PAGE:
If you suspect that someone you love is struggling with addiction, you may feel helpless, frustrated, and overwhelmingly worried. Addiction is an ugly problem and one that is difficult to understand. The prospect of confronting a loved one about their addiction may be frightening—what if there is a backlash? The last thing you would want is to reach out to this individual, hoping to help them, only to be cut off from their life. A lot of people struggling with addiction are hesitant to acknowledge that they have a problem. Even if they know deep down that they need help, their words and actions may be warped by their substance abuse.
One way to tackle this is to set up an intervention. A drug intervention is a process, led by a professional, meant to educate and guide the affected individual towards the help they so desperately need. Additionally, interventions will serve as proof to the individual that they have the full support of their family and friends, who are concerned for their wellbeing. Through a drug intervention, you can offer light to someone that may feel lost and alone in the dark.
Is a Drug Intervention Necessary?
Drug interventions are considered a somewhat extreme measure—the last resort when no other attempts have worked. When you suspect that someone you care for has an addiction, you should become diligent and take note of any signs or symptoms this person displays. By doing this, you can begin to estimate the severity of their addiction. If you notice that their addiction is getting in the way of their life or adversely affecting their relationships, this can point to a more severe addiction. Regardless of the severity of addiction, you should make every attempt to confront the individual as soon as possible. The sooner you can stop addiction, the better.
It is important that you approach this individual with care and caution. Understandably, most people struggling with substance abuse either do not recognize or will not admit that they have a problem. Sometimes, they will greet a confrontation with deflection, anger, or ignorance. If you have exhausted yourself trying to reason with your loved one about their addiction, an intervention may be necessary.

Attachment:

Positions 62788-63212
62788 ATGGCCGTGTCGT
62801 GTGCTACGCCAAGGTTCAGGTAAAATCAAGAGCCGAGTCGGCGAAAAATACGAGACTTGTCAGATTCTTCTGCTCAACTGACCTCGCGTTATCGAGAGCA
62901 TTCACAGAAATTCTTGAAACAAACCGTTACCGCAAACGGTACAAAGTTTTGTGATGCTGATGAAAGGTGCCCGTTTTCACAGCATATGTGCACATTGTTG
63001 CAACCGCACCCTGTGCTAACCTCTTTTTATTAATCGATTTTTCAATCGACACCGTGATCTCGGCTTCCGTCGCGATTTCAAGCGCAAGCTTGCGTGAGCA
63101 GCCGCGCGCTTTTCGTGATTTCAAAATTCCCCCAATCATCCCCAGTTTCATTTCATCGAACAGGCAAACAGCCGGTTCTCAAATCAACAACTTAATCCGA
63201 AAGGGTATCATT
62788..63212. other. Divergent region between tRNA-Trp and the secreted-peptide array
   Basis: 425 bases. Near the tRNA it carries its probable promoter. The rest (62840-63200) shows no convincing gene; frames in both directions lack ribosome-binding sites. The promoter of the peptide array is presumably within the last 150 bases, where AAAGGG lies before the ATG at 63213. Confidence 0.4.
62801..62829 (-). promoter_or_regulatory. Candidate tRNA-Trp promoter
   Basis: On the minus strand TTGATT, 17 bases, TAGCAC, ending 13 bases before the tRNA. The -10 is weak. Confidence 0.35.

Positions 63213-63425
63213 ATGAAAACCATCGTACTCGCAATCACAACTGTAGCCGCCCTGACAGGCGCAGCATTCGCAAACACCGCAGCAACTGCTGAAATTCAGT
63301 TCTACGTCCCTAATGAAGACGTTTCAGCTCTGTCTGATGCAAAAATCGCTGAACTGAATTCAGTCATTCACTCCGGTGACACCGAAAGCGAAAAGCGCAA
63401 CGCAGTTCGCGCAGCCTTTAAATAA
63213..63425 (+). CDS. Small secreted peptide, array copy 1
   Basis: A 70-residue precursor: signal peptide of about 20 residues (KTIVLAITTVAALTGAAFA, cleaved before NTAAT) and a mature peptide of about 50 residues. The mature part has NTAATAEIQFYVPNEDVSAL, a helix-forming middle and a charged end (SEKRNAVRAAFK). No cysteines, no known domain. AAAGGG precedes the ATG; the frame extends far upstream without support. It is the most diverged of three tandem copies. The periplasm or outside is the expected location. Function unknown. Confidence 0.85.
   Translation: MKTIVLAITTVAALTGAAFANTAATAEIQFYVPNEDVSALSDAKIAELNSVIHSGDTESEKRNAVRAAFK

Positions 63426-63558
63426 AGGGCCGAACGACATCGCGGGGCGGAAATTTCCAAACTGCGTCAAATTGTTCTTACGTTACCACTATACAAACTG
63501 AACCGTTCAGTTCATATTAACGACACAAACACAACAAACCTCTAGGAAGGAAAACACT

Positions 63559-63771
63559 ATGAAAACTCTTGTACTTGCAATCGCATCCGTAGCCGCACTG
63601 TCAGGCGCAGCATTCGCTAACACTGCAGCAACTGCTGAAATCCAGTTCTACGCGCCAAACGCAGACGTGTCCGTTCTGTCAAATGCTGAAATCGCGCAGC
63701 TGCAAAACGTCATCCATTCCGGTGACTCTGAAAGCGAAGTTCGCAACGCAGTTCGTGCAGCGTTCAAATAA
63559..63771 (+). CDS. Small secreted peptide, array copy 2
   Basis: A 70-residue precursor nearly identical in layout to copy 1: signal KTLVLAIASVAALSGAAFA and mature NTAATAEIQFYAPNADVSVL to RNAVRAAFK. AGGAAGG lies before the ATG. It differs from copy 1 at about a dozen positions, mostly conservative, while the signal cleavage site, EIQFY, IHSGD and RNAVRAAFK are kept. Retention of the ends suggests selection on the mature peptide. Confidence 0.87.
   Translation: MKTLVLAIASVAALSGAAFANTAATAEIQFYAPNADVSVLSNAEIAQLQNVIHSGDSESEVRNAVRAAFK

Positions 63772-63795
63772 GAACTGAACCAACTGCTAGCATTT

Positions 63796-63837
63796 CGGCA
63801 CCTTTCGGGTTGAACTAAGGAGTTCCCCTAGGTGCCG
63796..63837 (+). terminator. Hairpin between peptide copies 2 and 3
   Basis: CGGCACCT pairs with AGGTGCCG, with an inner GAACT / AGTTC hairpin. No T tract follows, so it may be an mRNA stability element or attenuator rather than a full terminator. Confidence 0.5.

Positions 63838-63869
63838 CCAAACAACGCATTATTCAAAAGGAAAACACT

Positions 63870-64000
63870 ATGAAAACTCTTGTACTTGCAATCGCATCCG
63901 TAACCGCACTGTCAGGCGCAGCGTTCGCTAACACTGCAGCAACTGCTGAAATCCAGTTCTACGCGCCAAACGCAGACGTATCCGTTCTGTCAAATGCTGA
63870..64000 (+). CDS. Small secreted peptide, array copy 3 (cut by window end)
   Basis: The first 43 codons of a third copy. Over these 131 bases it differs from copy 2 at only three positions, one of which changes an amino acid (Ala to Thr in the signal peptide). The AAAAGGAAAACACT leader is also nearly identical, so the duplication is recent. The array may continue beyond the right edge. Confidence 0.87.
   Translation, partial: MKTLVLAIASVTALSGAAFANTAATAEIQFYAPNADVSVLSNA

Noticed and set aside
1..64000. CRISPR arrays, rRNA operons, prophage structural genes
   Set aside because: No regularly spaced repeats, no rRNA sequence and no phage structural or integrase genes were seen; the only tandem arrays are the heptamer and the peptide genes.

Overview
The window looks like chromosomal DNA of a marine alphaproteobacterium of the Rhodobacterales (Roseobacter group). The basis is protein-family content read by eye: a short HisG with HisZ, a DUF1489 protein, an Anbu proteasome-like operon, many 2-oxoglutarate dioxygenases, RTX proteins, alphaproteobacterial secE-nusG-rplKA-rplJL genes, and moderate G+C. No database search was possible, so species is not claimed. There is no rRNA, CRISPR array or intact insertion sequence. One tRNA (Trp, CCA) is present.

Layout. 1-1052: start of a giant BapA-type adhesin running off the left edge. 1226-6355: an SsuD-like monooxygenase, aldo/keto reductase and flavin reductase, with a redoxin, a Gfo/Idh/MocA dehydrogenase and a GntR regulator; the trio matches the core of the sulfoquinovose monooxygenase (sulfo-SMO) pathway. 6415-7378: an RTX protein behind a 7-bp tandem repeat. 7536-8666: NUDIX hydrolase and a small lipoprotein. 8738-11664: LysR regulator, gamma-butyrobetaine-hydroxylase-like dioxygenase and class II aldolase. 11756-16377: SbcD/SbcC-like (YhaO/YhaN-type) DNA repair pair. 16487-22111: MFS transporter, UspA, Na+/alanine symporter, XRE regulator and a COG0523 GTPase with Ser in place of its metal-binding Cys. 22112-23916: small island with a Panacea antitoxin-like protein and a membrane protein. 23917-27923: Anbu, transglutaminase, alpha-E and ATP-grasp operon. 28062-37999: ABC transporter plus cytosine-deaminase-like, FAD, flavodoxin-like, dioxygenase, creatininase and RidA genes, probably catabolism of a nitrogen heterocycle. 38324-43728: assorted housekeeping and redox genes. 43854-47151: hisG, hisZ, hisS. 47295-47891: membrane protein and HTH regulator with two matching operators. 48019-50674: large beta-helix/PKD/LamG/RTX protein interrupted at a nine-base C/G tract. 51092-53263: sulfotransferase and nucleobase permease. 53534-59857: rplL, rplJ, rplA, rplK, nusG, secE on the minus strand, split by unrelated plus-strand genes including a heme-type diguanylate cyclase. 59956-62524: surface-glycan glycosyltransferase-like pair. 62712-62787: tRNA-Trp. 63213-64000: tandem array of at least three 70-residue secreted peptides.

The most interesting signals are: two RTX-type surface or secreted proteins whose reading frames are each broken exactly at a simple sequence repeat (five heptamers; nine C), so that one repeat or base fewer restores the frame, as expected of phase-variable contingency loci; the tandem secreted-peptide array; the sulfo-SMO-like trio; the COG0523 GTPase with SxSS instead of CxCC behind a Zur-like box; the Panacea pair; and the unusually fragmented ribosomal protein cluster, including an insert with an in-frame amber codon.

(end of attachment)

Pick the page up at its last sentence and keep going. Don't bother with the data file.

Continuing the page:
How Do I Organize a Drug Intervention?
When you decide to organize an intervention, you may feel a little lost. A good first step is reaching out to family, friends, and possibly coworkers of the affected individual. Build a network of support that this individual will be able to rely on throughout the process of recovery.
Next, you will need to enlist the help of a professional. Search the web for specialists in your area. The professional will help to guide the intervention, as well as prepare everyone involved. They will bring a plethora of resources to educate and direct your loved one towards recovery.
Finally, choose a time and place for the intervention. Your loved one is struggling with a dark, dangerous problem. Even if they acknowledge their addiction, they may not be able to ask for your help. Remember, the sooner you can intervene, the better!
What Should I Expect During a Drug Intervention?
During an intervention, there are many important things to remember. The person for whom the intervention is being held will be dealing with a lot at once—they may feel attacked, scared, and resistant. These emotions manifest differently in each individual. Some may be aggressive. It is crucial that everyone involved in the intervention remains patient. You organized this intervention because you care for the well-being of your loved one. By conveying this compassion, you will more easily be able to get them the help they need. Additionally, you must refrain from displaying any type of judgment. You are there to support the person you care about through a dark period in their life, not to shame them. Remind them of this as often as possible!
Addiction is scary. It’s scary for the person suffering from it, and it’s also scary for their loved ones. A drug intervention is an effective way to overcome this fear. With the help of a professional and a strong support network of friends and family, your loved one can begin to work towards recovery. Staging an intervention will be an educational experience for everyone involved. Proper planning and the right attitude is detrimental to the success of a drug intervention. Ultimately, you are saving someone’s life! That alone should be all the encouragement you need.